Friday, May 27, 2022 • 4:50–6:05 pm (CT) • Light Hall, Room 208
Organizer: GuanNan Wang, College of William and Mary
Chair: Andrew Chen, University of Pennsylvania
Sparse learning and structure identification for ultra-high-dimensional image-on-scalar regression
Lily Wang, George Mason University
Xinyi Li, Clemson University
Huixia Judy Wang, George Washington University
We consider high-dimensional image-on-scalar regression, where the spatial heterogeneity of covariate effects on imaging responses is investigated via a flexible partially linear spatially varying coefficient model. To tackle the challenges of spatial smoothing over the imaging response’s complex domain consisting of regions of interest, we approximate the spatially varying coefficient functions via bivariate spline functions over triangulation. We first study estimation when the active constant coefficients and varying coefficient functions are known in advance. We then further develop a unified approach for simultaneous sparse learning and model structure identification in the presence of ultrahigh-dimensional covariates. Our method can identify zero, nonzero constant, and spatially varying components correctly and efficiently. The estimators of constant coefficients and varying coefficient functions are consistent and asymptotically normal for constant coefficient estimators. The method is evaluated by Monte Carlo simulation studies and applied to a dataset provided by the Alzheimer’s Disease Neuroimaging Initiative.
Functional data fusion of PM2.5 observations and satellite AOD measurements
Yueying Wang, Iowa State University
Zhengyuan Zhu, Iowa State University
Li Wang, Iowa State University
Monitoring and forecasting PM2.5 is important for countries where air pollution is a serious public health issue. Current PM2.5 forecasts are mainly based on observations from monitoring stations with high temporal frequency but sparse and uneven spatial distribution. On the contrary, Aerosol Optical Depth (AOD) data from satellites such as MODIS has better spatial coverage but low temporal frequency. The fusion of monitoring stations’ PM2.5 observations and the AOD data from satellites can provide hourly high-resolution PM2.5 concentration information, which can be beneficial to epidemiological studies of the effect of PM2.5. In this talk, we introduce a novel data fusion framework using functional data analysis tools to incorporate information from AOD images. Efficient algorithms are developed to estimate the non-stationary mean and covariance structure borrowing the strength of bivariate spline smoothing and the principal analysis by conditional estimation (PACE) algorithm. The estimates from the AOD data are used to improve the spatial prediction of PM2.5. A point-wise prediction interval is also provided to quantify prediction uncertainty. The proposed method is applied to data in the Beijing area in China, and our analysis shows the proposed approach outperforms several existing data fusion methods.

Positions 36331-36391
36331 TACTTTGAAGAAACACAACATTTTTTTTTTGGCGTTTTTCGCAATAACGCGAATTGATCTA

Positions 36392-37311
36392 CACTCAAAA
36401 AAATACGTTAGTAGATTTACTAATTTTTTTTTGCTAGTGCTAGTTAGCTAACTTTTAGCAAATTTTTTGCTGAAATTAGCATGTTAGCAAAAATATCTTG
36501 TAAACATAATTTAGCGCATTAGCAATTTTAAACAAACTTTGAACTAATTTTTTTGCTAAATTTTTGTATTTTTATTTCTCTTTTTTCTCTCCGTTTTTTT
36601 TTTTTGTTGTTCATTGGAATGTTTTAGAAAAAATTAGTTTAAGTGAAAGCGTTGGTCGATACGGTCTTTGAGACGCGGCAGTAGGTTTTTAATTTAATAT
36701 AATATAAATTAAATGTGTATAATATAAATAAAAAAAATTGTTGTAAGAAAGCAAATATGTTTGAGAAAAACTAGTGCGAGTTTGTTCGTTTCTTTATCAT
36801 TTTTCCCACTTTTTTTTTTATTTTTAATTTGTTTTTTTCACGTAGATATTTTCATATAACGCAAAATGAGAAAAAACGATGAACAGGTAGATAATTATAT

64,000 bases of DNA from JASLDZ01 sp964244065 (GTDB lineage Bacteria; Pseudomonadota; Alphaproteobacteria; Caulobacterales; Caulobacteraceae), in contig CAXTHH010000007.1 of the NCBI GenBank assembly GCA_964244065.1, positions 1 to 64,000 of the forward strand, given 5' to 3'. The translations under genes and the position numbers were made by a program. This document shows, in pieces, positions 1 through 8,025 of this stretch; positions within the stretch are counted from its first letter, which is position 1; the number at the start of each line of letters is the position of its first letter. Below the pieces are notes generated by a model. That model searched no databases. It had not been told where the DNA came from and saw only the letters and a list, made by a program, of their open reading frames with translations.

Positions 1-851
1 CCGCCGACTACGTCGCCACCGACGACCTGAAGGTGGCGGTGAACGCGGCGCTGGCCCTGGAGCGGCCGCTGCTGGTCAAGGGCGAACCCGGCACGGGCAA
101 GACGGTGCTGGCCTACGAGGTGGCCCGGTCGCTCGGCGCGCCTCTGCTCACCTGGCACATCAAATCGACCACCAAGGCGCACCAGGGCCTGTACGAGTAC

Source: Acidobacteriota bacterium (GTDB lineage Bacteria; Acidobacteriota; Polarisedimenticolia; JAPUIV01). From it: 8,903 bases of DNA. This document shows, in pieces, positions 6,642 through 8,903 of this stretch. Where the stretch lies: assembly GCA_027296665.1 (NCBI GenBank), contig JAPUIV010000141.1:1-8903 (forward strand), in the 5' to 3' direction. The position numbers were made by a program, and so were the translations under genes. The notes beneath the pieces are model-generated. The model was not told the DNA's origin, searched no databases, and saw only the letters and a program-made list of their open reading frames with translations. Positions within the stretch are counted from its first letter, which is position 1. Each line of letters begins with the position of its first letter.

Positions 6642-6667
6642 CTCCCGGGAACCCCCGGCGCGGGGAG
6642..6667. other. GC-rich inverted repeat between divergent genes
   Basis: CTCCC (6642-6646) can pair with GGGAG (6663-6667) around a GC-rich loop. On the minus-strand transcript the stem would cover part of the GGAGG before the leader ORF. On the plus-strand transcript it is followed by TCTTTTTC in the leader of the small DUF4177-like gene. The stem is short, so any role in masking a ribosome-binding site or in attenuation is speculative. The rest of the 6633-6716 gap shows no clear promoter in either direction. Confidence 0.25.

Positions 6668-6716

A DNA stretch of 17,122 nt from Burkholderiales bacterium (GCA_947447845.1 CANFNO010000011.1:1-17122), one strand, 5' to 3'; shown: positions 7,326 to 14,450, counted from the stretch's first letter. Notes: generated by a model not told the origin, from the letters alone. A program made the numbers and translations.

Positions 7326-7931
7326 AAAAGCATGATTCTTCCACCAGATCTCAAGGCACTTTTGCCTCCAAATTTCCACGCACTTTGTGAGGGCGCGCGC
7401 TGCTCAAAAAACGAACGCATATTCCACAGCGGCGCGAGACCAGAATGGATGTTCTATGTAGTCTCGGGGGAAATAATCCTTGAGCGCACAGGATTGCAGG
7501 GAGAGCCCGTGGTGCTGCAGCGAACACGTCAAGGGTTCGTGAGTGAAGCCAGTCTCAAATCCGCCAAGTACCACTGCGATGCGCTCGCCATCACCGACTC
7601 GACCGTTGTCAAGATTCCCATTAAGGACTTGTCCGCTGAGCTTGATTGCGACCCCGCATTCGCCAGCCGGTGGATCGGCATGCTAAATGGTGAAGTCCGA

Reduced-rank tensor-on-tensor regression and tensor-variate analysis of variance
Carlos Llosa-Vite, Iowa State University
Ranjan Maitra, Iowa State University
Fitting regression models with many multivariate responses and covariates can be challenging, but such responses and covariates sometimes have tensor-variate structure. We extend the classical multivariate regression model to exploit such structure in two ways: first, we impose four types of low-rank tensor formats on the regression coefficients. Second, we model the errors using the tensor-variate normal distribution that imposes a Kronecker separable format on the covariance matrix. We obtain maximum likelihood estimators via block-relaxation algorithms, and derive their computational complexity and asymptotic distributions. Our framework enables us to formulate tensor-variate analysis of variance (TANOVA) methodology. This methodology, when applied in a one-way TANOVA layout, enables us to identify cerebral regions significantly associated with the interaction of suicide attempters or non-attemptor ideators and positive-, negative- or death-connoting words in a functional Magnetic Resonance Imaging study. Another application uses three-way TANOVA on the Labeled Faces in the Wild image dataset to distinguish facial characteristics related to ethnic origin, age group and gender.